“Simply put, your job is to prepare yourself and your business for growth.
“And that is the sign of a Mature company. A Mature company is started differently than all the rest. A Mature company is founded on a broader perspective, an entrepreneurial perspective, a more intelligent point of view. About building a business that works not because of you but without you.
They see the pattern, understand the order, experience the vision. Peter Drucker
I realized that for IBM to become a great company it would have to act like a great company long before it ever became one.
Every day at IBM was a day devoted to business development, not doing business.
We didn’t do business at IBM, we built one
the Entrepreneurial Model has less to do with what’s done in a business and more to do with how it’s done. The commodity isn’t what’s important—the way it’s delivered is.
Thus, the Entrepreneurial Model does not start with a picture of the business to be created but of the customer for whom the business is to be created. It understands that without a clear picture of that customer, no business can succeed.
The true product of a business is the business itself. What Ray Kroc understood at McDonald’s was that the hamburger wasn’t his product. McDonald’s was.
The point is: your business is not your life.
It’s been said, and I believe it to be true, that great businesses are not built by extraordinary people but by ordinary people doing extraordinary things.
“Individuals need life structure. A life lacking in comprehensive structure is an aimless wreck. The absence of structure breeds breakdown. Structure provides the relatively fixed points of reference we need.”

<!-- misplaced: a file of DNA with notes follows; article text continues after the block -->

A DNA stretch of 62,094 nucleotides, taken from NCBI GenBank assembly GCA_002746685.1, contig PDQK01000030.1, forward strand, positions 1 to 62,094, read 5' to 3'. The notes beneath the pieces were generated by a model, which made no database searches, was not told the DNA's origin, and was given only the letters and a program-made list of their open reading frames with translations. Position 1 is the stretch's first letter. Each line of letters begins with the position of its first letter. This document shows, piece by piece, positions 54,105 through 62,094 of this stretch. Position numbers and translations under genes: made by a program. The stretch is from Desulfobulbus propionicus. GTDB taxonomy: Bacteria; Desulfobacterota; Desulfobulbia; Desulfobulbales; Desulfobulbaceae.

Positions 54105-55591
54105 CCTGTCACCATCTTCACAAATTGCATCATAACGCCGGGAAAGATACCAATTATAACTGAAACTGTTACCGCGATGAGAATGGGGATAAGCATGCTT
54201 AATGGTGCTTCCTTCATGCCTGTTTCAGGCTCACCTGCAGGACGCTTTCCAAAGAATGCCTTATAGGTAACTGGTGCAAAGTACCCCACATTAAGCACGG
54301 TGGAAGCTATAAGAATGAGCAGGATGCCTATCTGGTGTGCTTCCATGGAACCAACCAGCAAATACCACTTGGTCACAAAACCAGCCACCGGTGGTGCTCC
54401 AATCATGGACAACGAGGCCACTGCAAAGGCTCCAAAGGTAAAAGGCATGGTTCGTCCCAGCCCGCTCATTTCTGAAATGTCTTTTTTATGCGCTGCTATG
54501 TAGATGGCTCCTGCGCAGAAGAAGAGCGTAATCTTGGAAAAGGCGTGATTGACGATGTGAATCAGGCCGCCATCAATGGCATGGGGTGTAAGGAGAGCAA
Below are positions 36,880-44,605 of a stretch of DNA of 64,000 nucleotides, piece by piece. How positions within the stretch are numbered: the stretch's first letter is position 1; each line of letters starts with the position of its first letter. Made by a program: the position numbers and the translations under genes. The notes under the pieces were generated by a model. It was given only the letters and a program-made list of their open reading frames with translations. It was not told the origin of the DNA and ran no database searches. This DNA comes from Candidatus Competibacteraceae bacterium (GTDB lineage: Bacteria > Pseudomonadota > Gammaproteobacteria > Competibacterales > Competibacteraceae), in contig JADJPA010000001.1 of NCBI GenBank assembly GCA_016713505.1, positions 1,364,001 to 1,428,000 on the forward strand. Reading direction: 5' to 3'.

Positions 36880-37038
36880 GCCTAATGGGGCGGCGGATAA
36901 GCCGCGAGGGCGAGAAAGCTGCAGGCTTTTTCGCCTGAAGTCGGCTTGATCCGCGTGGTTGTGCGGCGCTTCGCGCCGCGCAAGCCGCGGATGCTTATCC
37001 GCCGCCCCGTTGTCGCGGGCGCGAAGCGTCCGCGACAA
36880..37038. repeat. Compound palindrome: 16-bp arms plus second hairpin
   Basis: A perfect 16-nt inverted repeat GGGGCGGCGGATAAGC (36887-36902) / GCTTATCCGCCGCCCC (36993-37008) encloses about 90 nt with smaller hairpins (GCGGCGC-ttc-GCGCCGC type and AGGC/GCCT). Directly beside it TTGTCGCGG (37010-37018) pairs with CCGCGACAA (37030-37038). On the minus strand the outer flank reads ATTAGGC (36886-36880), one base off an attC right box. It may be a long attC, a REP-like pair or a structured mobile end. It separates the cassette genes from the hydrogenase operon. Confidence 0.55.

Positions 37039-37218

Documentation provides your people with the structure they need and with a written account of how to “get the job done” in the most efficient and effective way. It communicates to the new employees, as well as to the old, that there is a logic to the world in which they have chosen to work, that there is a technology by which results are produced. Documentation is an affirmation of order.
As I left, something in me decided not to go back. It certainly wasn’t the haircut—he did an excellent job. It wasn’t the barber. He was pleasant, affable, seemed to know his business. It was something more essential than that. There was absolutely no consistency to the experience.
What you do in your model is not nearly as important as doing what you do the same way, each and every time.
Go to work on your business rather than in it.
Go to work on your business as if it were the pre-production prototype of a mass-produceable product.
Tolerance for failure is a very specific part of the excellent company culture—and that lesson comes directly from the top. Champions have to make lots of tries and consequently suffer some failures or the organization won’t learn.
“Creativity thinks up new things. Innovation does new things.”
how the business interacts with the consumer is more important than what it sells.
blue suits outsell brown suits! And it doesn’t matter who’s in them.
The next time you want somebody to do something for you, touch him softly on the arm as you ask him to do it. You will be amazed to find that more people will respond positively when you touch them than when you don’t.